Standing in the stallion yard at Kildangan Stud in County Kildare, Casamento is an imposing sight. The five-year-old thoroughbred has a muscular physique that made him very successful on the racetrack. Recently retired, he has been put out to stud.
“In his first season he has covered 160 mares,” says Joe Osborne, managing director of Kildangan, which is part of Darley, a global breeding group owned by Dubai ruler Sheikh Mohammed bin Rashid Al Maktoum. “He is enthusiastic about his job,” he adds.
But Casamento’s enthusiasm is not reflected in the fortunes of the Irish bloodstock and racing industries, hit hard by a five-year recession sparked by the country’s financial crisis.
Stud fees and prices at auction have fallen by about 30 per cent from peak, says Mr. Osborne. “Prize money has dropped, some sponsors have disappeared and government funding has been reduced.”
Ireland has long been a dominant operator in the European thoroughbred equine industry, attracting good crowds to its race meetings and wealthy investors into breeding and training. It is the biggest producer of thoroughbred foals in Europe and fourth in the world overall.
But the scale of the downturn and cuts to government support for the €1-billion a year industry are increasing concerns that it risks losing its crown.
“Competition from other countries is at an all-time high,” warned Horse Racing Ireland (HRI), the governing body of racing, in January. “Ireland cannot be complacent about its position.”
Figures compiled by HRI show the value of bloodstock sales in Ireland has halved since peaking in 2006, while the number of owners has fallen by a quarter. Attendances at racetracks are down 25 per cent over the same period, while on-course betting has almost halved. Falling wages and rising unemployment in Ireland are key factors.
“A good few of the horses that have been taken out of training were owned by people in property,” says Pat Keogh, chief executive of Leopardstown racecourse. “Horses were the often the first thing to go when the recession struck.”
To survive the recession racecourses are diversifying their marketing strategies to pull in new spectators and sponsors.
Last week Leopardstown held its first British-Irish race day, aimed at tempting more British race goers to Ireland. The event, which featured jockeys Frankie Dettori and Johnny Murtagh, saw the relaunch of the King George V cup, last competed for in 1911.
“We attracted four new sponsors for the event and are hoping it will bring more U.K. visitors to the Leopardstown festival later this year,” says Mr. Keogh.
The Irish bloodstock industry is also adapting its strategy and seeking new markets to cope with the downturn. Coolmore, owned by Irish tycoon John Magnier, last year struck a deal with Chinese authorities to help establish a $2-billion (U.S.) national equine centre in the country’s fourth-largest city of Tianjin. Coolmore expects to generate $50-million within three years from its Chinese deal.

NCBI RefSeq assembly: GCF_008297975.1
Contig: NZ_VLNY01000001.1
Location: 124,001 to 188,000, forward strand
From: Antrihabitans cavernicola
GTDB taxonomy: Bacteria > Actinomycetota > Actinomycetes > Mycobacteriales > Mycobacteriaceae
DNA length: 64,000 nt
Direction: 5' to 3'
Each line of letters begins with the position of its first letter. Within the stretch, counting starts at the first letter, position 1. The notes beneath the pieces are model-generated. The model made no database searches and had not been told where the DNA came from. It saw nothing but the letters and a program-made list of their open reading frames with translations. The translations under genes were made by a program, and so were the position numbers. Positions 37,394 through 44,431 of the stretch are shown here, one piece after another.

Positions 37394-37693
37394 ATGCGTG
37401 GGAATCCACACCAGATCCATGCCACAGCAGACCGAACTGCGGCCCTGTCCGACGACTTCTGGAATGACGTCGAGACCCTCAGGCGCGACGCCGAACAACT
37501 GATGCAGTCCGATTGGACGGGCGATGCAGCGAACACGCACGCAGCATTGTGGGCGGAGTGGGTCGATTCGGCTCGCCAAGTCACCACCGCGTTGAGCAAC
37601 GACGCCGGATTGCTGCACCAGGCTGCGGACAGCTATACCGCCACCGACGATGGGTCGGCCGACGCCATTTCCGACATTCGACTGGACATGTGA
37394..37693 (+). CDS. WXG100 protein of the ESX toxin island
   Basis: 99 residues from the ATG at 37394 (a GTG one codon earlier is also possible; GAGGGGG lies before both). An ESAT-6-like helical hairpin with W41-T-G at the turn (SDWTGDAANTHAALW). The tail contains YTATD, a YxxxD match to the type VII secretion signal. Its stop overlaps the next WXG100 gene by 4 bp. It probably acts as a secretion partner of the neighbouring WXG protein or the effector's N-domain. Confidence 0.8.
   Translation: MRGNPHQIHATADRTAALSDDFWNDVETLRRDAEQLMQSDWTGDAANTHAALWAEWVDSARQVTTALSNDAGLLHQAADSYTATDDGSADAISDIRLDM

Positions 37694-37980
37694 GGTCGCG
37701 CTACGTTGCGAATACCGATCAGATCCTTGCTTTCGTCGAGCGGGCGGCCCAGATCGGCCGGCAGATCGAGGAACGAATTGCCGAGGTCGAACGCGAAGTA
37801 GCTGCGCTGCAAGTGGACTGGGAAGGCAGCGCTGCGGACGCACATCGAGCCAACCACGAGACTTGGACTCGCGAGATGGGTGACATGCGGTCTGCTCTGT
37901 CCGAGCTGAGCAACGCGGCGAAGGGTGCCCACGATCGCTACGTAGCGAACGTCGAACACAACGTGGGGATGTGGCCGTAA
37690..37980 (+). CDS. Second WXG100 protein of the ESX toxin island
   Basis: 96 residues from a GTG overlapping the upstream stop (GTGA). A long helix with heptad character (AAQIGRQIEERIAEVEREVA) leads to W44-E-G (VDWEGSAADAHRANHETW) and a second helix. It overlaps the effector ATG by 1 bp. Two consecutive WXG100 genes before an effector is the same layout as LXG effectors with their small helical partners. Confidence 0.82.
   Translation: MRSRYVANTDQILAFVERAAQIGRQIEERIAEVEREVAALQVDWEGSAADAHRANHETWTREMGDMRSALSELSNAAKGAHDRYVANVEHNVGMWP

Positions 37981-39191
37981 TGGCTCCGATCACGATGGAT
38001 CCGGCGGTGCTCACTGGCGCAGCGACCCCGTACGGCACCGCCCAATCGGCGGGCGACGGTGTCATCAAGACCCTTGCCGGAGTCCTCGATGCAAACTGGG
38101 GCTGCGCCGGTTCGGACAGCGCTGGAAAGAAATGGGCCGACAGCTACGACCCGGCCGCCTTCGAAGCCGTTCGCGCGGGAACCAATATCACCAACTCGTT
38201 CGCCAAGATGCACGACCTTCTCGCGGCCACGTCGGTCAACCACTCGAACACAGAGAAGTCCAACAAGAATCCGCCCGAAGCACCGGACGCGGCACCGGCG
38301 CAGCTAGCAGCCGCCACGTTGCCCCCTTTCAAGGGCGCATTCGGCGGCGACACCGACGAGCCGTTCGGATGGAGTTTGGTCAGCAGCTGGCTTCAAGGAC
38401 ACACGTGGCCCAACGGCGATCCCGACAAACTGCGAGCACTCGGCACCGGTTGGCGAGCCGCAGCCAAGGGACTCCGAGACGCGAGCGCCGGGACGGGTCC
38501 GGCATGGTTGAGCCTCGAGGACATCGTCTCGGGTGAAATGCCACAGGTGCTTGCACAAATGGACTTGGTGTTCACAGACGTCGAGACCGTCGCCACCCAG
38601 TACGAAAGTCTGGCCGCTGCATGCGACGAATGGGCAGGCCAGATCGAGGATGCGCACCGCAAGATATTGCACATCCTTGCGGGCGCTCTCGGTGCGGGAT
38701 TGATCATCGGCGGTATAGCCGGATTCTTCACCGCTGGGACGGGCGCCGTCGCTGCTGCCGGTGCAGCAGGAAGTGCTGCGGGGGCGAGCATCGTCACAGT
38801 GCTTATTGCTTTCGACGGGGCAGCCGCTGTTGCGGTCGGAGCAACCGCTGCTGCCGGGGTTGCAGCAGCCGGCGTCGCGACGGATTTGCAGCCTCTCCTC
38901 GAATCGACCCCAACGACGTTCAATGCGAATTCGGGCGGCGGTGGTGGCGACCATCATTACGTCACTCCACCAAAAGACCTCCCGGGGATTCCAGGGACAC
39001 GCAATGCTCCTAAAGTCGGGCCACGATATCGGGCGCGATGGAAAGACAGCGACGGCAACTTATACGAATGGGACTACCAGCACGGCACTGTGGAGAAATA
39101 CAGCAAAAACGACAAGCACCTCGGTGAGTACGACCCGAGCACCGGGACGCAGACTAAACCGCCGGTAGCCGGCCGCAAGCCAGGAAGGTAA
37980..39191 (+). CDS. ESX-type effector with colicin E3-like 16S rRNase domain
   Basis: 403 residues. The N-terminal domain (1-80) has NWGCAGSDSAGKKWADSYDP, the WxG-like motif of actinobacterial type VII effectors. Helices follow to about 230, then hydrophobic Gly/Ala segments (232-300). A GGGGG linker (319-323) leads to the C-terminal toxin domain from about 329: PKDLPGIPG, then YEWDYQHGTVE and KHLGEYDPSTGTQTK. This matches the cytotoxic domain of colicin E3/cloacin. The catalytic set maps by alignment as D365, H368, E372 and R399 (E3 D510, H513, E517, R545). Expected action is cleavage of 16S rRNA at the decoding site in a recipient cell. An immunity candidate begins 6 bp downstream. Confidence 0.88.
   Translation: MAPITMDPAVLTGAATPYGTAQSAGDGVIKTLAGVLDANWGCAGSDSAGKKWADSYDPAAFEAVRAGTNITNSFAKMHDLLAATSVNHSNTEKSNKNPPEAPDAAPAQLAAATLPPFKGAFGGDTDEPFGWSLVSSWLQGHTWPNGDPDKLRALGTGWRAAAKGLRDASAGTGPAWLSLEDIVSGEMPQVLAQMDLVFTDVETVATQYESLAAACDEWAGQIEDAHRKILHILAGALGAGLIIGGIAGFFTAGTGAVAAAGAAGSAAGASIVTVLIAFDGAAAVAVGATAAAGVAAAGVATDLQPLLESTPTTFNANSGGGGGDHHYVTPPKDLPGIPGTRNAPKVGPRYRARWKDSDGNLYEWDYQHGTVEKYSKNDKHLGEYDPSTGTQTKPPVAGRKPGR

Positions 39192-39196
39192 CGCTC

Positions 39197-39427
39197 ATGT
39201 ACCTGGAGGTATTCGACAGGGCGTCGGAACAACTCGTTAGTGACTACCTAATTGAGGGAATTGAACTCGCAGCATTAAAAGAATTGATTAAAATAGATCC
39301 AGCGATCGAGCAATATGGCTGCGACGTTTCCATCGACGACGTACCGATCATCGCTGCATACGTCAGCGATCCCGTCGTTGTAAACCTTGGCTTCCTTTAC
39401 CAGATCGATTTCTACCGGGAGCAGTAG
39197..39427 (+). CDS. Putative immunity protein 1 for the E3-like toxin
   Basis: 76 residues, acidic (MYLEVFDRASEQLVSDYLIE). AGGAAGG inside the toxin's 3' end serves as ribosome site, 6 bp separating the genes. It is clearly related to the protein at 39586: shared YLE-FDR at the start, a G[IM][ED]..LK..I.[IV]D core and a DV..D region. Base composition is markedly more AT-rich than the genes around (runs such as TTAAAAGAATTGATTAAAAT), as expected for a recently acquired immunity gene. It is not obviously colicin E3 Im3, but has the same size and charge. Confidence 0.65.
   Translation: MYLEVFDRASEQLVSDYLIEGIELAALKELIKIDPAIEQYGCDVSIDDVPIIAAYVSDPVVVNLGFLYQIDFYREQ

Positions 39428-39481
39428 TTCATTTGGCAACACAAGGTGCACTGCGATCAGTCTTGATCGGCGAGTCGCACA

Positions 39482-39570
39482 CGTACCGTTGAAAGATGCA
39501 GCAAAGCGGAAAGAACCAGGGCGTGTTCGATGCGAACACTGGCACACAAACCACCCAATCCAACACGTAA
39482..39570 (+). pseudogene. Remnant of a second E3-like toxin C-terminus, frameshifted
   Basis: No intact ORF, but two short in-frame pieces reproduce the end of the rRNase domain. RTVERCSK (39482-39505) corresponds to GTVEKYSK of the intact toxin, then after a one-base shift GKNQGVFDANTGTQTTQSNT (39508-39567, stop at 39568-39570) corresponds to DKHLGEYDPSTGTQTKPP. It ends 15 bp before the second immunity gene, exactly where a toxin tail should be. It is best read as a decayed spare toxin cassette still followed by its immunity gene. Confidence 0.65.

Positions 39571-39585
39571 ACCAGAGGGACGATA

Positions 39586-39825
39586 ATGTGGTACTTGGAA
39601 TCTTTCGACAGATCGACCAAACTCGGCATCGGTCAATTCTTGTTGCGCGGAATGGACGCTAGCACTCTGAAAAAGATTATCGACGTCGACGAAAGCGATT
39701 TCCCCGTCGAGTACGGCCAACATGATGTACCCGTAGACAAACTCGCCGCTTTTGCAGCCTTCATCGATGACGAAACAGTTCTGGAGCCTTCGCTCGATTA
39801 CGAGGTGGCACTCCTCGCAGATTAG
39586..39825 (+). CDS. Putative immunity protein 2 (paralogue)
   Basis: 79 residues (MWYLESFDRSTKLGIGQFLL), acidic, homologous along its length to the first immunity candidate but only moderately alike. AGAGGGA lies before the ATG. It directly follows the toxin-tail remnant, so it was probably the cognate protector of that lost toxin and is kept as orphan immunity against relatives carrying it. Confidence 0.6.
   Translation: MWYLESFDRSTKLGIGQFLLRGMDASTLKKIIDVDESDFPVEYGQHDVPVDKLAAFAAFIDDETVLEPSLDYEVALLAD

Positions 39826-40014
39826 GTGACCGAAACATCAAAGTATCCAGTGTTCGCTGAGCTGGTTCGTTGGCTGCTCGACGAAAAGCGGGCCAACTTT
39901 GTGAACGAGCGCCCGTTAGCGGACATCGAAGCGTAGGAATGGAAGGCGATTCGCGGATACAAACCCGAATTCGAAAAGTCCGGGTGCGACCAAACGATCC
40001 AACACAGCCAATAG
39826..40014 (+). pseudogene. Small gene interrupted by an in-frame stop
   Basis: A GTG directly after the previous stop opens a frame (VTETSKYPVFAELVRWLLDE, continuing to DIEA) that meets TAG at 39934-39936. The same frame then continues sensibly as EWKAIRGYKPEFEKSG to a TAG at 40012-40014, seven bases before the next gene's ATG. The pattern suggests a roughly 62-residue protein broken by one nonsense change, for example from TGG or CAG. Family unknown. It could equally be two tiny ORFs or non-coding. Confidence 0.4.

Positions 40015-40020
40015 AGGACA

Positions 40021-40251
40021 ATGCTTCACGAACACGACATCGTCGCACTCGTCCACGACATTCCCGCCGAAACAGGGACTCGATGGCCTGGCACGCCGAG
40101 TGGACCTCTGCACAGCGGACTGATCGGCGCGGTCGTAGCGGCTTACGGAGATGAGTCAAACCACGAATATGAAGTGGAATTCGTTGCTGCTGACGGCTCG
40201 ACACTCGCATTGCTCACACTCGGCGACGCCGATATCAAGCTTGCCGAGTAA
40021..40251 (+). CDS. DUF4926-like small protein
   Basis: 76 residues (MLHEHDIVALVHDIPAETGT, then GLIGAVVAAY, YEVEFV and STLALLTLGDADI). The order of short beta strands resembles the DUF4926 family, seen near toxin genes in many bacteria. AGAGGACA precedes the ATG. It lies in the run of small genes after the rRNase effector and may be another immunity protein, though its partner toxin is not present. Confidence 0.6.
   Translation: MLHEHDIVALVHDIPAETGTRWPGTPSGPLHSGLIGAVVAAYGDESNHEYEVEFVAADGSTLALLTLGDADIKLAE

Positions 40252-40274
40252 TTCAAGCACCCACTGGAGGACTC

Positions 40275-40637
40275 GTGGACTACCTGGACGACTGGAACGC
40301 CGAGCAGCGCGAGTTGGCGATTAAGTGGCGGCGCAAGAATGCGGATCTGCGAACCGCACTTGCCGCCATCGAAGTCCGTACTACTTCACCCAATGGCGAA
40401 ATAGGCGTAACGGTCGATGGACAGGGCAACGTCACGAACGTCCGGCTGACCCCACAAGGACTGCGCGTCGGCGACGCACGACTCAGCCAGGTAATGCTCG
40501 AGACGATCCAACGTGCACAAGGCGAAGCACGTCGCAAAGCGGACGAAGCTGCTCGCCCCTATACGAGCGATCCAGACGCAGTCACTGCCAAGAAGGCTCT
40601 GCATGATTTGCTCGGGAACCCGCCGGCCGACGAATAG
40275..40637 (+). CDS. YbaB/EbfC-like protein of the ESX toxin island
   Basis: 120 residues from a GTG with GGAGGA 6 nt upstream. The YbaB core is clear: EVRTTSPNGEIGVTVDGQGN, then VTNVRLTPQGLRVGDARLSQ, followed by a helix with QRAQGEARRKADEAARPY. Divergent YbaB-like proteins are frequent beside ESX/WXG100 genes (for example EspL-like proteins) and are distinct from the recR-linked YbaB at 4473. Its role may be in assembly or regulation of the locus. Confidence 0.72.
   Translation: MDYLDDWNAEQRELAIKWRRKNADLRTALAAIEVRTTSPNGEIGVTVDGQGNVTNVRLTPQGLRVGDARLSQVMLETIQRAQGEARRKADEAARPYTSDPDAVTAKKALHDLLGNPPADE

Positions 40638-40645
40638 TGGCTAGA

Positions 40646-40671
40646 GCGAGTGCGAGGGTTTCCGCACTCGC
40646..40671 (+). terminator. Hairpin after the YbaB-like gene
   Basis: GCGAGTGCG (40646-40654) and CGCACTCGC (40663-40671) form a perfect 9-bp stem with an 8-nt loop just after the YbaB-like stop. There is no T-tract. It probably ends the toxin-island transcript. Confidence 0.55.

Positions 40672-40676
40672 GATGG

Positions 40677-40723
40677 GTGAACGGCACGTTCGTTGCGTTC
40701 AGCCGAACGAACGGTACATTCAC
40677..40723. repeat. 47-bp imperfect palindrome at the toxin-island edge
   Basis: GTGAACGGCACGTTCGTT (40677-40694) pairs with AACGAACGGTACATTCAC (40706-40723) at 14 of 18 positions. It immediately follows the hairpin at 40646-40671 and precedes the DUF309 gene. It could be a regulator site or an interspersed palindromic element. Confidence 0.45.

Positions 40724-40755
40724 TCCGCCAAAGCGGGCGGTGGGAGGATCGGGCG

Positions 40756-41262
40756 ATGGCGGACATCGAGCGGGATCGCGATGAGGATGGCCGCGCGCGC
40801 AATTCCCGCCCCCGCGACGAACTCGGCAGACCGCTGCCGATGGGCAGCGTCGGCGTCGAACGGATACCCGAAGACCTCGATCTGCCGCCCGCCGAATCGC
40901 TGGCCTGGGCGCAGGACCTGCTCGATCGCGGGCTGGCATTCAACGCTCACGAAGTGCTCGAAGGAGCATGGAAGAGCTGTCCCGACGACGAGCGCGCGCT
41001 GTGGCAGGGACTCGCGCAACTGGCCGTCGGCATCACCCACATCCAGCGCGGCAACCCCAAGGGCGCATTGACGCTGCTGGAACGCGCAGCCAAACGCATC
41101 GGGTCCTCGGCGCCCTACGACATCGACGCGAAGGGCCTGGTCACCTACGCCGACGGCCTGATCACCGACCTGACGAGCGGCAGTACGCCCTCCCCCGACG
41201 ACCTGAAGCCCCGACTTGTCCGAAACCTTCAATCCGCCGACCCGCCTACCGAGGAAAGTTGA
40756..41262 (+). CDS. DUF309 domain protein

“This is a really ambitious project. We are talking about setting up a very sophisticated breeding, racing and training industry in China on a greenfield site,” says Simon Coveney, Ireland’s agriculture minister. “They are looking to do in three years what we did in 50.”
This month Dublin signed a deal to allow the first direct exports of Irish thoroughbreds to China.
State support for the Irish bloodstock and racing industry has been pivotal to its global success. A controversial tax break introduced in 1969 exempted owners from income and corporation tax on profits arising from stud fees – estimated by the industry at €188-million ($250-million U.S.) in 2008.
Following a complaint to the European Commission, Irish authorities were forced to remove the tax break in mid-2008 and replace it with a generous transition scheme that offers tax writeoffs on stud fees to owners.
The racing industry has benefited from €584-million in public funding between 2001 and 2011 for marketing, administration and prize money. But the economic crisis has forced Dublin to cut the annual state subvention to racing to €45-million in 2012, down from €61-million in 2008, and to look at new ways to raise cash for the industry.
Later this year Dublin plans to extend an existing 1-per-cent tax on bookmakers to offshore betting websites, a move it hopes will raise an extra €15-million a year for the racing industry.
The new tax, which could prove difficult to collect as most online operators are based offshore, might help to “set a floor” on what the state should be spending on the horse racing industry, Mr. Coveney says.
“There needs to be a minimum spend to ensure we can maintain prize money,” he says. “This is a billion-euro a year industry employing 17,000 people, and we need to maintain it as an internationally competitive standard bearer.”